You’ve seen those movies where the rich uncle dies without leaving a will, so there’s no beneficiary. The family erupts into so much chaos and tension it makes the reality TV shows seem like a kids’ program. You tell yourself you’d never let that happen to your family.
But what exactly is a beneficiary? Are there any special rules for choosing one? And when would you need to name a beneficiary? Doing the right thing for you and your family can be confusing, but it doesn’t have to be. We’ve cut through the legal jargon to give you the facts so you can be confident when you choose your beneficiary.
What Is a Beneficiary?
A beneficiary is someone who gets your stuff when you die. That’s the bare bones definition. Now, here’s the longer explanation: a beneficiary is a person or organization (nonprofit or charity) you name in certain legal documents—like a will or a life insurance policy—to receive all or some of your assets (money and other stuff you own) when you pass away. You can list more than one beneficiary, and you don’t have to choose a relative. Here are some examples of beneficiaries:
- A person (or multiple people)
- The trustee of a trust you’ve set up
- A charity or nonprofit
- A minor (child under 18 years of age)
- Your estate (in the case of a life insurance policy)
As the one giving your assets away, you are called the benefactor. And since it’s your stuff, you can put conditions on how and when someone receives their inheritance (like reaching a certain age or finishing high school). But you need to be specific about who gets what.
For example, Sara is a 54-year-old single mom of three grown kids. In her will, she has named all three of her children as beneficiaries. She stated that each of them would receive equal shares of her entire estate, except for her grandmother’s wedding ring and her grandfather’s antique watch. She named her sister Melba as the beneficiary for the ring and named her cousin James to receive the watch. Because she spelled out exactly who would receive those items, she can be sure her wishes will be followed.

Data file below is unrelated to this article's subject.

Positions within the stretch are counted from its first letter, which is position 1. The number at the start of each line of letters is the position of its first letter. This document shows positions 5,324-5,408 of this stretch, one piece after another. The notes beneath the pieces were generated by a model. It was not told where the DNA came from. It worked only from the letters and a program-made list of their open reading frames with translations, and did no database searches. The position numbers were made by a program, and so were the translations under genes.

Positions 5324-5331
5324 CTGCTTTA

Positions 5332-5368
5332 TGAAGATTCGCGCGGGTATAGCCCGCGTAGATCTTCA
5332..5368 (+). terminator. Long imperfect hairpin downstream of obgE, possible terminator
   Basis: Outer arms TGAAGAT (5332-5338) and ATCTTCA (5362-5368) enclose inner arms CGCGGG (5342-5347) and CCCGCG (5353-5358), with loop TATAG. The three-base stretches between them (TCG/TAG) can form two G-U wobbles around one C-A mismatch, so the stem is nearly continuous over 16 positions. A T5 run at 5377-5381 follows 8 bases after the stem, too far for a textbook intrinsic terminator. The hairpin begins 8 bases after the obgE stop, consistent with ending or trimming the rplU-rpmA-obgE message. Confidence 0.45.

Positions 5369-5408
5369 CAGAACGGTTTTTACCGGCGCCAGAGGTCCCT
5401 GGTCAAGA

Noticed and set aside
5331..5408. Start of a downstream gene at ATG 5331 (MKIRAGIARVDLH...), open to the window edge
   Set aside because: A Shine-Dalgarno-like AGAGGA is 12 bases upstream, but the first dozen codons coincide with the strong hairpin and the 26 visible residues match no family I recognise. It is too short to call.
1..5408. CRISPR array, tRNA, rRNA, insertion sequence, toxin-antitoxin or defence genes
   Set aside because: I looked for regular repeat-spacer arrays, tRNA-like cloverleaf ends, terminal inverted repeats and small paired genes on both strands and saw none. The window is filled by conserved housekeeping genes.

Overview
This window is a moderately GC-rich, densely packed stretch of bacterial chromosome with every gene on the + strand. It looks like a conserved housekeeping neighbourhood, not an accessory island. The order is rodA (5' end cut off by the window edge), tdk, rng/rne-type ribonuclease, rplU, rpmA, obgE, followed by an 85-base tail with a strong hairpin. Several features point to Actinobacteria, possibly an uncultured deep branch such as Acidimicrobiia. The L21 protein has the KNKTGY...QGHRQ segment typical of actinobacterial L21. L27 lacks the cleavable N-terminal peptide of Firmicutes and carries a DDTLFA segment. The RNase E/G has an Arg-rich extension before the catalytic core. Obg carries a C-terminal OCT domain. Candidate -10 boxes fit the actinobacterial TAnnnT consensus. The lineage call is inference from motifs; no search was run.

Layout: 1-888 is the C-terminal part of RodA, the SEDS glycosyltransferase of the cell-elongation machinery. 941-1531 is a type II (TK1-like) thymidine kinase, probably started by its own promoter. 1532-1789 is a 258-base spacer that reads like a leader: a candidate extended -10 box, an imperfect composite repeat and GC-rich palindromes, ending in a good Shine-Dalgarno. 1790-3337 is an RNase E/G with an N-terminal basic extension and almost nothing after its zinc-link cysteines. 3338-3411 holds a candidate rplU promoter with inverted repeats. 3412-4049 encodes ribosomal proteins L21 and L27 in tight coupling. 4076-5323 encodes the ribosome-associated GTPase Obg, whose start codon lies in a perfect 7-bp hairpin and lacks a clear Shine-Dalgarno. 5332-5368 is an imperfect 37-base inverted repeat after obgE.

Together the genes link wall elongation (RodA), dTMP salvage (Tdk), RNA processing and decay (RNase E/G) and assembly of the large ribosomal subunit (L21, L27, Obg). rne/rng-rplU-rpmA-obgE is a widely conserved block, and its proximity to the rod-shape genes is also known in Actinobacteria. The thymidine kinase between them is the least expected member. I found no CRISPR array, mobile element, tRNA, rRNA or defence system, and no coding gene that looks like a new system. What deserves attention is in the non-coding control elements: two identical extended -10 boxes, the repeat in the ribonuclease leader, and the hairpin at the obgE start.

Why You Need a Beneficiary
You work hard for your money, as the song goes. And you want to take care of your family and know they will be secure financially when you’re no longer with them. That’s the biggest reason you need to name a beneficiary. Here are some others:
1. Clarity. Unfortunately, grief makes some people go a little nuts. Family members start fighting over who gets Aunt Melba’s thimble collection, and before you know it, you’ve got a nasty brawl on your hands.
Naming beneficiaries makes your wishes crystal clear. And in most cases, ironclad legal. It also keeps the peace among family members so that next reunion won’t end up on YouTube.
2. Speed. When you name beneficiaries in your will, many of your assets will bypass probate altogether (probate is a court that proves a will is valid). That means your family will have access to the funds they need so they can take care of any emergencies—and they won’t spend a lot of time in probate court. Because who wants to spend their afternoons there?
Some of your assets may still go through probate after your death (like some property), but naming a beneficiary beforehand will make that process go so much faster. If you don’t name anyone, the court has to sort through who has the legal right to claim your stuff.
If you don’t name a beneficiary for your life insurance policy, the payout from that policy will become part of your estate (which is a fancy word for the money, property, and stuff you leave behind) and it will have to go through probate. And your family can’t touch it while it’s in probate.